This past Saturday my team and I attended the Warren II qualifier. When we went to inspection, everything checked out. We were about to sign off when a referee came up to do a last minute inspection. He told us that our plastic was illegal to use due to thickness and it not being lexan and that we needed to take it off before we could compete.
What I’d like to know is where can I get vex legal lexan? Where do your teams generally get it from? We’d like the thickest allowed by vex (.065 I believe?) Without it being overly expensive.
On an off note, what are the physical differences between .07 plexiglass and .065 lexan? As in: does it bend more? Does it crack often? Is it easier to use?
Since you appear to be in Indiana I would suggest Andymark as the source of the polycarbonate. It is a little larger than you need at 24"x24" but there is always a need for this stuff. Andymark has both .03 and .06 thickness - the larger size coming in a “smoke” color which is kind of nice.
I order today and get it tomorrow to Wisconsin - they have a great shipping department.
We always buy our polycarb from Amazon for $8 w/Prime shipping (if applicable). I can believe the thickness issue, but lexan is not the only plastic you can use. What plastic were you using?
Our team was seriously considering getting a Delrin sheet, as it’s supposedly more durable than polycarbonate. That being said, our intake last year could hold many, many sacks on a metal-reinforced polycarbonate tray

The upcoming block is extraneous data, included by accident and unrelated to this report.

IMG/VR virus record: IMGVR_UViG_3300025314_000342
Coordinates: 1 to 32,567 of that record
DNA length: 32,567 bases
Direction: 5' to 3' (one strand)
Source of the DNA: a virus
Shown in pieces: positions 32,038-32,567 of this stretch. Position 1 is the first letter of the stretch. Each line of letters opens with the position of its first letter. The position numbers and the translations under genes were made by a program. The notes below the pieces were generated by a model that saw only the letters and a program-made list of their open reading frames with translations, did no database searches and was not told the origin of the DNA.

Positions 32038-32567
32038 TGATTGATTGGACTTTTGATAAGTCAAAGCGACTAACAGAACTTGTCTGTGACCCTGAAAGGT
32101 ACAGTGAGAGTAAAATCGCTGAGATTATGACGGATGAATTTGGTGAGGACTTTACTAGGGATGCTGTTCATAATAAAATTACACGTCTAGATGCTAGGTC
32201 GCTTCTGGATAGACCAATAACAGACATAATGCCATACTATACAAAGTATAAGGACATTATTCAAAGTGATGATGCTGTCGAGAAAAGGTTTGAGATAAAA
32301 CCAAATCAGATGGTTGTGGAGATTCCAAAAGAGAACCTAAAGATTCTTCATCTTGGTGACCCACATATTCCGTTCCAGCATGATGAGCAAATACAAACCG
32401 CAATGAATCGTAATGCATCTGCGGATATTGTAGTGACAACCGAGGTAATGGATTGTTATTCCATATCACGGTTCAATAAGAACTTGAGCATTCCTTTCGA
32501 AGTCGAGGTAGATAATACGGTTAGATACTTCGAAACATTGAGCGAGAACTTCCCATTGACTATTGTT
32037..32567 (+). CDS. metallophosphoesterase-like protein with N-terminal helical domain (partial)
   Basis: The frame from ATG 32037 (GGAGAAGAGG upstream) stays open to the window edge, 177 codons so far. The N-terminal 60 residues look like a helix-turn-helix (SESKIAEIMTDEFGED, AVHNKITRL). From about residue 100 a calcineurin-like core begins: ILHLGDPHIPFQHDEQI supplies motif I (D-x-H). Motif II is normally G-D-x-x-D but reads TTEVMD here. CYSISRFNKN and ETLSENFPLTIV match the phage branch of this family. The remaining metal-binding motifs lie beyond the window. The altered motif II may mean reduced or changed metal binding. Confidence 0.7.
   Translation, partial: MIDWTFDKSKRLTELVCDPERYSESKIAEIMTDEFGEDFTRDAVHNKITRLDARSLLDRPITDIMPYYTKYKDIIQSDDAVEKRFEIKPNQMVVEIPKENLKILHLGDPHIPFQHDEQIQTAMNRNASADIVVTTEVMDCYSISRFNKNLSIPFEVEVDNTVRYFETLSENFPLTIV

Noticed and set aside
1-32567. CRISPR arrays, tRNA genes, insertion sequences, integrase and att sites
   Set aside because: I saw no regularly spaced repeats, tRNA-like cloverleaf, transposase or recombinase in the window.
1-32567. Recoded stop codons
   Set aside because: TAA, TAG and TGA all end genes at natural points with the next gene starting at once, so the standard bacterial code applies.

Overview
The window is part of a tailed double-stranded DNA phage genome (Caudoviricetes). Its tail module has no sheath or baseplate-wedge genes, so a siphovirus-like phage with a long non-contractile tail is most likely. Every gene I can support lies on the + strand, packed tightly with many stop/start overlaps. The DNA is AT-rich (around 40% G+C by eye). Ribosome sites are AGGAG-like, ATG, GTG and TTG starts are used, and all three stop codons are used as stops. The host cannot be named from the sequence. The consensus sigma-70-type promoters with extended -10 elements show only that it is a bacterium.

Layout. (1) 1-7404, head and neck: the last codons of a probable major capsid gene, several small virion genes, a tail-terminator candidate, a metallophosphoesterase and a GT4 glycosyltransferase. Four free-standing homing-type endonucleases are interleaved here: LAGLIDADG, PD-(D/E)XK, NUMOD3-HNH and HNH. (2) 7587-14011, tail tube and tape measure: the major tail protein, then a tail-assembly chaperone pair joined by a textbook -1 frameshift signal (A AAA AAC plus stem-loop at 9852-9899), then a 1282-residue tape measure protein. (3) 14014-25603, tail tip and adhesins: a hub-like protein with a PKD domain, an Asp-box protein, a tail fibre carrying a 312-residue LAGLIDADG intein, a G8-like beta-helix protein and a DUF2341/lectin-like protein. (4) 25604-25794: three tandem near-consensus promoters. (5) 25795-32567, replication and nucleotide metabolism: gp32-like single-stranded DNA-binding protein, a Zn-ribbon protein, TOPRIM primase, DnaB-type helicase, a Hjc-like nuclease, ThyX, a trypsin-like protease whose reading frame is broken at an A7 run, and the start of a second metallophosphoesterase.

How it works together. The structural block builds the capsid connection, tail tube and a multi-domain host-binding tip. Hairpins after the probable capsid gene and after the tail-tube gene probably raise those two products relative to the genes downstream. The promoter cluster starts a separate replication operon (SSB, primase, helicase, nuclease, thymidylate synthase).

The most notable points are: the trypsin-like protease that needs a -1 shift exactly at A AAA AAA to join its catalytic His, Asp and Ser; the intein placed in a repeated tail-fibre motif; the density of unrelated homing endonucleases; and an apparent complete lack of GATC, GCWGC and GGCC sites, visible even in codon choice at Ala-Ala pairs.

You’ve had lots of good advice here about where to get the Lexan, but not a lot of information about how it is different from Plexiglas.
To begin with Lexan and Plexiglas are trade names. Lexan is actually a polymer known as “Polycarbonate” while Plexiglas is a polymer known as “Acrylic”… or, more specifically, “Poly meth methacrylate”.
As the different chemical names suggest, the long-chain hydrocarbon… the polymer… that makes the plastic is quite a bit different for both materials. Acrylic tends to be harder and more brittle, while polycarbonate is much more ductile… it can absorb impacts without shattering. Acrylic isn’t so good in this regard, which is why it doesn’t fit the definition of “non-shattering plastic” in the VEX rule book.
When you get your hands on some Lexan, try the following tests and you’ll see the difference between them very clearly:
Use a pair of pliers (bigger is better) to grasp the corner of an piece of each plastic. Bend the plastic to a right angle with the pliers. The one that bends is Polycarbonate… the one that snaps is Acrylic. You can also try this using a sheet metal brake (bending tool in the metal shop, if you’re not familiar with it). Polycarbonate can actually be cut and folded… cold… just like sheet metal. Good luck trying that with acrylic!
Take a sharp knife and try to shave a thin slice off the edge of a piece of each plastic. The acrylic will chatter and be hard to cut… the Polycarbonate will slice… not really easily, perhaps… it is tough stuff… but there will be a very noticable difference.
Drill four, 1/8" diameter holes fairly close to each other. If the acrylic doesn’t crack immediately, congratulate yourself on your drilling technique (you’ve probably ground your drill bit down to make it better suited for drilling acrylic) and then try flexing the piece. Cracks will begin to form between the drill holes. The polycarbonate won’t really be any worse for the wear.
So… why is acrylic so popular? It is reasonably hard, it is more impact resistant than glass (and in thick sections can be reasonably impact resistant in general) and has excellent optical properties. It transmits a great percentage of the light that hits it than polycarbonate, making it a better material for applications where people need to see through the sheet… like the protective “glass” in hockey rinks. It is also, last time I looked, less expensive than polycarbonate.